Effects of Alternative sets of Climate Predictors on Species Distribution Models and Estimates of Extinction Risk

by Kyle Jensen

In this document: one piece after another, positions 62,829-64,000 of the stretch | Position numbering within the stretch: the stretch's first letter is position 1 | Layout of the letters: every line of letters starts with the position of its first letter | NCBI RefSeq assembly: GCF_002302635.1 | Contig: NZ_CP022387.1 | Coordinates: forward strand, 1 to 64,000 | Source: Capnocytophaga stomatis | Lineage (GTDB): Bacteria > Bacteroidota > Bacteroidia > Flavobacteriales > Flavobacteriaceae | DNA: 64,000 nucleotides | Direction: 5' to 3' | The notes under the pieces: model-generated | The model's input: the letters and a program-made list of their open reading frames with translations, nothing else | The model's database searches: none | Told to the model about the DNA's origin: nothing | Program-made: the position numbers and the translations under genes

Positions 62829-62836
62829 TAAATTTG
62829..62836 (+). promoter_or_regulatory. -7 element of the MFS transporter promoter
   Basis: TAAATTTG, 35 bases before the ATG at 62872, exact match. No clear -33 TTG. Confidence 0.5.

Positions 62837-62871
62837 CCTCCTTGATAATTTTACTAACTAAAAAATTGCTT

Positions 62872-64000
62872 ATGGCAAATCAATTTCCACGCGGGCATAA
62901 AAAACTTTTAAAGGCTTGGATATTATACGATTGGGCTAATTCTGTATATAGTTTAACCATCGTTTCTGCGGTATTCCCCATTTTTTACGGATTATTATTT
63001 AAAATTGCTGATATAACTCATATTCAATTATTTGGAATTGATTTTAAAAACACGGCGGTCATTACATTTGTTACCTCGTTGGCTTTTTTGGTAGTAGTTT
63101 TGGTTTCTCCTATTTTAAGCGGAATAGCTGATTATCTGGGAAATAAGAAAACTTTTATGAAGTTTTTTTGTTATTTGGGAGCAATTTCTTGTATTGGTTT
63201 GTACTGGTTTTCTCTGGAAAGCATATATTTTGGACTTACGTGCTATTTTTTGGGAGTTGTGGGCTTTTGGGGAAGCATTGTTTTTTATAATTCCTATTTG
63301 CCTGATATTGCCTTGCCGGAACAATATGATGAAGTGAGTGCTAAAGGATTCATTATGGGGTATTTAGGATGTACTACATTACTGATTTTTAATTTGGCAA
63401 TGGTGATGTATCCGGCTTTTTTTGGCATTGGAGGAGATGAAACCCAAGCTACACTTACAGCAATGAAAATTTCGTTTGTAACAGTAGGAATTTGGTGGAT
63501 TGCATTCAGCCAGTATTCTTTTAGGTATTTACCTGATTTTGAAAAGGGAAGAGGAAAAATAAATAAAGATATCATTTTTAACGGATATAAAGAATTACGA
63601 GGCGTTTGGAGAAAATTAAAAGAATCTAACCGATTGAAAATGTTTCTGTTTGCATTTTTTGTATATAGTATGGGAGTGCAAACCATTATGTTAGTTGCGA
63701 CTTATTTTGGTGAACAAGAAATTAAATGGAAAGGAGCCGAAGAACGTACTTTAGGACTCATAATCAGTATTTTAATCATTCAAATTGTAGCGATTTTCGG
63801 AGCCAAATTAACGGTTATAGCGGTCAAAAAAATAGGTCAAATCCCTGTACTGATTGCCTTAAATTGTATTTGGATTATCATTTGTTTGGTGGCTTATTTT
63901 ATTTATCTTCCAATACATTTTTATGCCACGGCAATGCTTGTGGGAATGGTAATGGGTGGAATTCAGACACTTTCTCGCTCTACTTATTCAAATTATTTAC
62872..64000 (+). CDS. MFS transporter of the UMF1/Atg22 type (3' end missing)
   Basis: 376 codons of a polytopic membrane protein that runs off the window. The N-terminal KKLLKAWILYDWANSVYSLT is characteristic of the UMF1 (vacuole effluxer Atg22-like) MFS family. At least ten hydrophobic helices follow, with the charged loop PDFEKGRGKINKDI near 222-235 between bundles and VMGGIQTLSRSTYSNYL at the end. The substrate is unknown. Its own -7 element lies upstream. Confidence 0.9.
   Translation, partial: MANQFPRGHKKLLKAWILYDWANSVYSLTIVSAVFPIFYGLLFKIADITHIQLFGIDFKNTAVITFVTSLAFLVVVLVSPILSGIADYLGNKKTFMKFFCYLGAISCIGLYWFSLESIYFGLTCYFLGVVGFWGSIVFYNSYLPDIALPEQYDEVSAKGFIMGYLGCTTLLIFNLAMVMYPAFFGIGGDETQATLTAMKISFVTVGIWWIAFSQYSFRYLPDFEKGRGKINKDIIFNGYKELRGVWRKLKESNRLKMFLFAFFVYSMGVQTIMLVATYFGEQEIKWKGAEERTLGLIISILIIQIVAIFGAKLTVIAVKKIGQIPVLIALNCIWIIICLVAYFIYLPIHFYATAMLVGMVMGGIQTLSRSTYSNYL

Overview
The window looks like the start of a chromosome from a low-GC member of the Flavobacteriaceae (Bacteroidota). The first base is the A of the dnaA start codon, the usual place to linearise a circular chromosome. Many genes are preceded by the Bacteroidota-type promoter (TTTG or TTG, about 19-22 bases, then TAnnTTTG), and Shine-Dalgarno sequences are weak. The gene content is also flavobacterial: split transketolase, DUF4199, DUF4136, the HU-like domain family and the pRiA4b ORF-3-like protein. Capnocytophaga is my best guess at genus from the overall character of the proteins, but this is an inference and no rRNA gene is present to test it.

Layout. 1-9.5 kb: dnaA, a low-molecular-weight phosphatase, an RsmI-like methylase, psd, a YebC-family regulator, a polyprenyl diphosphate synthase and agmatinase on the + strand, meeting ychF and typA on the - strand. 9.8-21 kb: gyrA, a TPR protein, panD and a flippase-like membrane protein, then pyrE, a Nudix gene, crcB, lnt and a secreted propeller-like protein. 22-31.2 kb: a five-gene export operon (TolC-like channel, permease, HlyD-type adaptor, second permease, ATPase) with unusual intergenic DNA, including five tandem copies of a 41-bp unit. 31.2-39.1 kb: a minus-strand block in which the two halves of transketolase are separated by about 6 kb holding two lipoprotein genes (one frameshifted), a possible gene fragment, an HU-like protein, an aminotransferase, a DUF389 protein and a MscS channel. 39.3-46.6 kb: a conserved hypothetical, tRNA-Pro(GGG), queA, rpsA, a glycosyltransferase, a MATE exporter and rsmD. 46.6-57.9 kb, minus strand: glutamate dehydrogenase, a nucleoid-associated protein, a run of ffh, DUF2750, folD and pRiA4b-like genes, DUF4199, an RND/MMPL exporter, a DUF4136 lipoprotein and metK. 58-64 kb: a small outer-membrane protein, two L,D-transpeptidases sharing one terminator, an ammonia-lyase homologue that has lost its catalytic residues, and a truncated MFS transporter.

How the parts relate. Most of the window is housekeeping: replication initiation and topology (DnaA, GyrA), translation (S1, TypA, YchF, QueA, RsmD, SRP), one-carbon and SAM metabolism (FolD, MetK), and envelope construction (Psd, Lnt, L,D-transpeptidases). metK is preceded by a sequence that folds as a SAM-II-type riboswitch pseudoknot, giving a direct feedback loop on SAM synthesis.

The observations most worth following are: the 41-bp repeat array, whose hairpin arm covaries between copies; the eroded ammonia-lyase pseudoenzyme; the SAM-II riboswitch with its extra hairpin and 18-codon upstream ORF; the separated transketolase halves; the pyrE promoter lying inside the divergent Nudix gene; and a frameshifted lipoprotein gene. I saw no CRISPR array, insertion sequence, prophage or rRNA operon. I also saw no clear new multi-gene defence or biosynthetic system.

As arid ecosystems have been recognized as being especially sensitive to climate change, they thus provide an appropriate system to assess the use of SDMs in estimating the threat of climate change to various species. Species distribution models (SDMs) can quantify relationships between species and environmental factors, and use this data to predict spatial distributions. SDMs are thus widely used to derive projections of species distribution under conditions of climate change. These models are correlative however, and as such are unable to identify causal species-environment relationships. They can only be used as supporting evidence for an existing hypothesis on factors affecting species distribution; as such the factors must be chosen as inputs for the SDM to function. Identifying the important climatic factors involved in determining the range of a given species is a key factor in assessing the potential effects of climate change on species distribution and extinction risk. Little research however has been done investigating the effects using alternative sets of climate predictor variables may have on the projections of SDMs. Pliscoff et al (2014) seek to examine this area of potential uncertainty, addressing the potential variability of SDM spatial projections and determination of extinction risks through the creation and analysis of several sets of environmental predictors. They found that by adjusting climate predictor variables they were able to significantly affect predictions of spatial distribution as well as, for the first time, extinction risk estimates. This implies greater variability in such studies than previously thought. Continue reading